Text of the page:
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The etiquette of sympathy: What to do when coworker, client suffers a loss

On a beautiful spring day eight years ago, I was driving home to Savannah from Charlotte after welcoming my first grandchild into the world. Little Samuel Carroll Niles was whole and healthy, and life was good — almost.

My husband had suffered a fall six months earlier and was unable to accompany me.

I was nearly home when my cell phone rang. The call was from a friend who had stopped by to visit my husband and become alarmed when he did not come to the door. I drove into my driveway with the lights of the EMS truck flashing in my rearview mirror.

I lost my husband shortly thereafter. Within a three-week period, I had become both a grandmother and a widow.

As I attempted to get back to life “as normal,” I found that grief had its own timetable. When I was able to write again, I decided I needed to address this issue that confronts everyone at some point, personally and professionally.

It is often difficult to know what to say or do when someone dies. I want to share what I learned when my life was changed forever. Perhaps it will help you when someone you know — a client, a colleague, a coworker or a friend — loses a loved one.

It is important to do something. Many of us are so uncomfortable with death that we don’t do anything at all. We are afraid of saying or doing the wrong thing.

Attend the funeral or the memorial service if you can. Your presence offers immeasurable support. Even if you can’t speak directly to the family members, you can sign the book that they will read over and over again, and they will know that you cared enough to be present for them.

Write a note as soon as you can. Personal notes of condolence are a source of great comfort.

Others wrote about the character and personality of this special person I had lost. I was grateful for each and every note.

Commercial sympathy cards are equally cherished. It was clear to me that the commercial cards I received had been carefully chosen. Be sure to take the time to add that short personal note.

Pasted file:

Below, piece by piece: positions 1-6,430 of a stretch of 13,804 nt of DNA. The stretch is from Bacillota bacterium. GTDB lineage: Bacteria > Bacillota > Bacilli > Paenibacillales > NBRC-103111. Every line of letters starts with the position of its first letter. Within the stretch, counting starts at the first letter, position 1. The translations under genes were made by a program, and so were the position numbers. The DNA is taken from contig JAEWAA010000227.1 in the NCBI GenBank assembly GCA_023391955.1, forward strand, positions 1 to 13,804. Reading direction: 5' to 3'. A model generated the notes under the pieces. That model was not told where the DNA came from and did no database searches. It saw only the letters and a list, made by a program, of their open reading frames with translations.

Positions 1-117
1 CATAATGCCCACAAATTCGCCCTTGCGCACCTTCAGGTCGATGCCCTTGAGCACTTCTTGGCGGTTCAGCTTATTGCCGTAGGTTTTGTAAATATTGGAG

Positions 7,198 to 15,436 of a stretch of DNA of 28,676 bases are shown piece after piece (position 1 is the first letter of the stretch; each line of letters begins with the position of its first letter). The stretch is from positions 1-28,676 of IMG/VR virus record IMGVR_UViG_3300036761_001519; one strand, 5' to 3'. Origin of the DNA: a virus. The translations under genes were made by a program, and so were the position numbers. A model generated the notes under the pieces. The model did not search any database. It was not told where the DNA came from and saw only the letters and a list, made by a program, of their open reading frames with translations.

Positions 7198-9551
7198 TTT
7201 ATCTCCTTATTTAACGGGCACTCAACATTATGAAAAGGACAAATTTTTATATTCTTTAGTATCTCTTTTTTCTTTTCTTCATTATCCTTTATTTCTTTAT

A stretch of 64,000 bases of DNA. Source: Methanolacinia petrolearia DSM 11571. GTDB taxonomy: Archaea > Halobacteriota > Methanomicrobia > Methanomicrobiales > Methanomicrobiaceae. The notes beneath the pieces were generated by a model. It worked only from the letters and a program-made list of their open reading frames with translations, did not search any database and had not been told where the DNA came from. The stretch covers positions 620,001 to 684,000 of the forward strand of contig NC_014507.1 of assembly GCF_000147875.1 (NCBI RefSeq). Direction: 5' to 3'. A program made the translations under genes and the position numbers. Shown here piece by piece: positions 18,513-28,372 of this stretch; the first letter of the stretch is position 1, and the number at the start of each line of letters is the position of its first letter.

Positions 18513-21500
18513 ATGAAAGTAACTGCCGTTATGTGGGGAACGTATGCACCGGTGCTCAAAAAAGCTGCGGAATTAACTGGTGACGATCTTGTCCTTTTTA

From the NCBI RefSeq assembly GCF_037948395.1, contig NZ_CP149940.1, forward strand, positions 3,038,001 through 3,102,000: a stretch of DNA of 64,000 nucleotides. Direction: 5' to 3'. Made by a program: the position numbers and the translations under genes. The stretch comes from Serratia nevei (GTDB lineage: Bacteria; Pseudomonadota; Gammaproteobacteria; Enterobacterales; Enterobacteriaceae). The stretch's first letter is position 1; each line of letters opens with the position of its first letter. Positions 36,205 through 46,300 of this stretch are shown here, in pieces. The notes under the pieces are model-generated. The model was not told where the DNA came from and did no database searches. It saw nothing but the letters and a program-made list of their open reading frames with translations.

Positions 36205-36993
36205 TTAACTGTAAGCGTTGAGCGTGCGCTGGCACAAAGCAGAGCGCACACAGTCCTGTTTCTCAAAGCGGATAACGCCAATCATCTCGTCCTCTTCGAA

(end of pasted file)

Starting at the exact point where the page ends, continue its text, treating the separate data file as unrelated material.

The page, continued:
Send flowers unless the family specifies otherwise. Flowers add warmth and are visual reminders of the support of friends.

Take food and other items for daily living to the house. The last thing the grieving family can think about is grocery shopping and meal preparation.

Make a contribution to the charities indicated by the family. Honor their wishes. Give to the causes they chose unless the obituary states that contributions should be made to the donor’s favorite charity. If you missed the funeral notice and don’t have that information, call the funeral home. They will have a record.

Be specific when you offer to help. Most people say, “If there is anything you need, call.” While their intentions were genuine, I didn’t always know what I could ask certain people to do.

When our assistant rector uttered those words, my face must have flashed back a message that said, “Like what?” because he immediately followed with a verbal list of all the things I could call on him or other church members to do. One neighbor offered to walk the dog. Another proclaimed to be handy with household repairs if anything broke down or stopped working. Someone else volunteered to pick up family members from the airport.

Make a note of the date of the death. Honor the anniversary with a note or a phone call that says you haven’t forgotten. All too often we think that once a year has passed since the loss, the family or individual has moved on and no longer needs our sympathy.

It is not necessary to do or say something grand. Any gesture you make is comforting. A simple word, a hug, a phone call, a card or an offer to run an errand are just a few ways to express your sympathy.

Keep in mind that great authors, poets and thinkers have written for centuries about grief and loss, searching for just the right words to console themselves or someone else. When all is said and done, sometimes the best you can offer is a simple, “I’m sorry.” I never tired of hearing that short but sincere statement.

I hope that what I learned firsthand will help you to reach out with confidence, ease and compassion the next time someone close to you suffers a loss.

Lydia Ramsey is a Savannah-based business expert, speaker, trainer, author and coach. You can contact her at 912-598-9812 or go to her website at www.mannersthatsell.com.

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